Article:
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Common Node8 mistakes in Lambda

written by  
  Yan Cui

It’s been 6 months since AWS Lambda added support Node.js 8.10. I’m super happy that I can finally use async/await to simplify my Lambda functions.

In the meantime, I have helped a few clients with their Node8 serverless projects. In doing so I have seen some recurring mistakes around async/await.

Still using callbacks

Many people are still using the callbacks in their async handler functions:

module.exports.handler = async (event, context, cb) => {
  const response = {
    statusCode: 200,
    body: JSON.stringify({ message: 'hello world' })

  cb(null, response)

instead of the simpler alternative:

module.exports.handler = async (event, context) => {
  const response = {
    statusCode: 200,
    body: JSON.stringify({ message: 'hello world' })

  return response

Not using promisfy

Before Node8, bluebird filled a massive gap. It provided the utility to convert callback-based functions to promise-based. But Node8's built-in util module has filled that gap with the promisify function.

For example, we can now transform the readFile function from the fs module like this:

const fs = require('fs')
const { promisify } = require('util')
const readFile = promisify(fs.readFile)

No need to use bluebird anymore. That's one less dependency, which helps reduce the cold start time for our functions.

Too sequential

async/await lets you write asynchronous code as if they're synchronous, which is awesome. No more dealing with callback hell!

On the flip side, we can also miss a trick and not perform tasks concurrently where appropriate.

Take the following code as example:

async function getFixturesAndTeam(teamId) {
  const fixtures = await fixtureModel.fetchAll()
  const team = await teamModel.fetch(teamId)
  return {
    fixtures: fixtures.filter(x => x.teamId === teamId)

This function is easy to follow, but it's hardly optimal. teamModel.fetch doesn't depend on the result of fixtureModel.fetchAll, so they should run concurrently.

Here is how you can improve it:

async function getFixturesAndTeam(teamId) {
  const fixturesPromise = fixtureModel.fetchAll()
  const teamPromise = teamModel.fetch(teamId)

  const fixtures = await fixturesPromise
  const team = await teamPromise

  return {
    fixtures: fixtures.filter(x => x.teamId === teamId)

In this version, both fixtureModel.fetchAll and teamModel.fetch are started concurrently.

You also need to watch out when using map with async/await. The following will call teamModel.fetch one after another:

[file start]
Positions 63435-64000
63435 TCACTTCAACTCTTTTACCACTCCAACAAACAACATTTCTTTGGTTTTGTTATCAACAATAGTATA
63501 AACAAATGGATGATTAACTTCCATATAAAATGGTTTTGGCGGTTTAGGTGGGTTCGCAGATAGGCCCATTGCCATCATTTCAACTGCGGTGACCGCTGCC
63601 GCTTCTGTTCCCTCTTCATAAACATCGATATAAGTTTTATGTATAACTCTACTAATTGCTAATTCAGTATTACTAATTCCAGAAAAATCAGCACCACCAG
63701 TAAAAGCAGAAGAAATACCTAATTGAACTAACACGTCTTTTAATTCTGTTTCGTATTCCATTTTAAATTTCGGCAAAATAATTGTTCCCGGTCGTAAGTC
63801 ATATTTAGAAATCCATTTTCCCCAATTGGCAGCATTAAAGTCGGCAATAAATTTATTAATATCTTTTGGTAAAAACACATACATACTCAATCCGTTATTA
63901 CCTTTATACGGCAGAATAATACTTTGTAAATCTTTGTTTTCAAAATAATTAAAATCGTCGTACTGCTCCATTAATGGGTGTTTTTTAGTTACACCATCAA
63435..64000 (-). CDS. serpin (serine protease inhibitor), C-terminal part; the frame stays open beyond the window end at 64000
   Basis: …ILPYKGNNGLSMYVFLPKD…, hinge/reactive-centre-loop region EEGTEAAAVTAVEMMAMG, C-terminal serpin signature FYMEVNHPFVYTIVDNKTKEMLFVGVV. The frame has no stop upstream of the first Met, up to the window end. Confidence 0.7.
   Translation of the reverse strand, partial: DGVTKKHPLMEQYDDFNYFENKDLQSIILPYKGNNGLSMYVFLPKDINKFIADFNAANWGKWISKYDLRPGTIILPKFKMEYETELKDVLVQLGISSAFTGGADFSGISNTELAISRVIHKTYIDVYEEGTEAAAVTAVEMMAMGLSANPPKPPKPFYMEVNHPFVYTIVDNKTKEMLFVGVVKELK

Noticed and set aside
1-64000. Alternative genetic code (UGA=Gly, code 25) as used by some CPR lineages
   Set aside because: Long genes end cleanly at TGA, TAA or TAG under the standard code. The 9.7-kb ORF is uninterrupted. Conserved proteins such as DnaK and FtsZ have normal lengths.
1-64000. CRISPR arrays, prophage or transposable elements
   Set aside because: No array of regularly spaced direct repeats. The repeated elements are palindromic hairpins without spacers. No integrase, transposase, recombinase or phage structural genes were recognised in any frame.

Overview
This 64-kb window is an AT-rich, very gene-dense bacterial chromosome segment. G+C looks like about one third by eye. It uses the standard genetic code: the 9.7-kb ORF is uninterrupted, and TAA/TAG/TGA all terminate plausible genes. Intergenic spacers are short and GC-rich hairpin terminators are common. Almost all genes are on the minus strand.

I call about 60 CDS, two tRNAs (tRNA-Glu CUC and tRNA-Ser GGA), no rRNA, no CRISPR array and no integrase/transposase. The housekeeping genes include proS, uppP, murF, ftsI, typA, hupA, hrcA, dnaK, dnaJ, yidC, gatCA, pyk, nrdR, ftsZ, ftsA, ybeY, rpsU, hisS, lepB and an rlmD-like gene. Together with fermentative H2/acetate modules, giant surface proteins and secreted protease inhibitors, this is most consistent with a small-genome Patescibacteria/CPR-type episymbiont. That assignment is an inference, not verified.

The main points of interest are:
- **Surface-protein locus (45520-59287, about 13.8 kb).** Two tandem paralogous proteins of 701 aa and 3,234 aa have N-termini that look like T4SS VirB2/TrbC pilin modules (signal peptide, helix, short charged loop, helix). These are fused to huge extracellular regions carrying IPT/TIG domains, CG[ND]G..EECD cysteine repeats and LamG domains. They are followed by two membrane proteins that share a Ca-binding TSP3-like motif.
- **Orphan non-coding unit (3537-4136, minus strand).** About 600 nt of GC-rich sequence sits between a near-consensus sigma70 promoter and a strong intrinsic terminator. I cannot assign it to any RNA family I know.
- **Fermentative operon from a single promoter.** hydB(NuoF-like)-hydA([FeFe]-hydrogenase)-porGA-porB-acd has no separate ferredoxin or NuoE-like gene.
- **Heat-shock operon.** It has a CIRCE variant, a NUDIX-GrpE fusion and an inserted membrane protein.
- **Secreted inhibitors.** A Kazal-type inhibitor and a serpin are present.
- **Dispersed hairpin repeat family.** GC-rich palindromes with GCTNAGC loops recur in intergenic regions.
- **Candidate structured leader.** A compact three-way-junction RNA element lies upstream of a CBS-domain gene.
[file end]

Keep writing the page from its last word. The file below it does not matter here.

async function getTeams(teamIds) {
  const teams =, id => await teamModel.fetch(id))
  return teams

Instead, you should write it as the following:

async function getTeams(teamIds) {
  const promises =, id => teamModel.fetch(id))
  const teams = await Promise.all(promises)
  return teams

In this version we map teamIds to an array of Promise. We can then use Promise.all to turn this array into a single Promise that returns an array of teams.

In this case, teamModel.fetch is called concurrently and can significantly improve execution time.

async/await inside forEach()

This is a tricky one, and can sometimes catch out even experienced Node.js developers.

The problem is that code like this doesn't behave the way you'd expect it to:

[ 1, 2, 3 ].forEach(async (x) => {
  await sleep(x)

console.log('all done.')

When you run this you'll get the following output:

all done.

See this post for a longer explanation about why this doesn't work. For now, just remember to avoid using async/await inside a forEach!

Not using AWSSDK’s .promise()

Did you know that the AWS SDK clients support both callbacks and promises? To use async/await with the AWS SDK, add .promise() to client methods like this:

const AWS = require('aws-sdk')
const Lambda = new AWS.Lambda()

async function invokeLambda(functionName) {
  const req = {
    FunctionName: functionName,
    Payload: JSON.stringify({ message: 'hello world' })
  await Lambda.invoke(req).promise()

No more callback functions, yay!


That's it, 5 common mistakes to avoid when working with Node.js 8.10 in Lambda. For more tips on building production-ready serverless applications and operational best practices, check out my video course. ;-)

Further reading:

About Yan Cui

Yan Cui is a Principal Engineer at DAZN, and an AWS Serverless Hero.

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